What Is ADD?

The word ADD is being used more and more often today – and not just in reference to children anymore. Doctors are seeing more and more cases of both adults and children being diagnosed with ADD. But not many people know exactly what ADD is.

ADD and ADHD – which are considered by many to be basically the same thing – are what are known as “neurobehavioral developmental diseases.” It affects a large portion of the world’s children – anywhere from 3 to 5 percent of them – but ADD is also diagnosed in adults as well. Some children who are diagnosed with ADD in early childhood carry the disorder into adulthood as well.

Nobody is quite sure exactly what causes ADD; while some likely causes that contribute to ADD have been identified there is no specific cause pinpointed. And while there are treatments for it, there are no cures for it either. People who have ADD simply have to cope with the disorder.

What Are The Symptoms Of ADD?

The symptoms of ADD are less concrete than the symptoms of other neurological disorders. In fact, some doctors even dispute that it is a real disorder at all. It’s even hard to diagnose in children because the symptoms can be characterized as normal childhood traits.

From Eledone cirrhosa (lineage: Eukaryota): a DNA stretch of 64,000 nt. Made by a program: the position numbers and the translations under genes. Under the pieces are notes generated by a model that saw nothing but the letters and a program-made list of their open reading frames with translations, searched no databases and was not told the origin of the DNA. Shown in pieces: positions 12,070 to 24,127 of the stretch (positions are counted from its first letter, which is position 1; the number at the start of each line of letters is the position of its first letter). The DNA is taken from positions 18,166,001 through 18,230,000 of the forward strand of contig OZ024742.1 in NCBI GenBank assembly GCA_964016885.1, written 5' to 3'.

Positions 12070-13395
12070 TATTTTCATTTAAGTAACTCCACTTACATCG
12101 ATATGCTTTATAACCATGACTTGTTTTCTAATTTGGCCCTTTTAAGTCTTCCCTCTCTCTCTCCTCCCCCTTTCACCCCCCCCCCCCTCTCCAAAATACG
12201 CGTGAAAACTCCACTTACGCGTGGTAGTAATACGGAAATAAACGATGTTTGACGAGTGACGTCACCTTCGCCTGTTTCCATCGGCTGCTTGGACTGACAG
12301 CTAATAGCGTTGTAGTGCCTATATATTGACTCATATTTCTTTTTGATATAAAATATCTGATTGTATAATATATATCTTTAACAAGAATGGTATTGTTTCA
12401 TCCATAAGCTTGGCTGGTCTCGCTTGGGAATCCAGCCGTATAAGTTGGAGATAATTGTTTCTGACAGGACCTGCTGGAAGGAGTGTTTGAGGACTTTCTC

As the name implies, people with this have a problem with attentiveness. While some people have days they just can’t concentrate, people with it struggle with it every single day. They become very easily distracted all the time. They are often caught day-dreaming. They have a very hard time completing daily tasks like work or school assignments. And the worst part is, most of them don’t even realize that they’re doing it – they drift off, not paying attention, and jolt back realizing they’d let themselves get distracted again.

They are also usually very, very impulsive. They have a hard time thinking before they do something. They often jump from one task to another. This inattentiveness and impulsiveness even affects their daily relationships. They have a very hard time sitting still and listening attentively to others so they can’t really have good conversations with friends. They often blurt out what’s on their mind without thinking and end up either interrupting someone or accidentally offending them.

But what makes these things a disorder instead of things that happen to people in everyday life? Doctors determine that ADD is present when these symptoms persist for an extended period of time. Luckily there are behavioral treatments available to make it more manageable.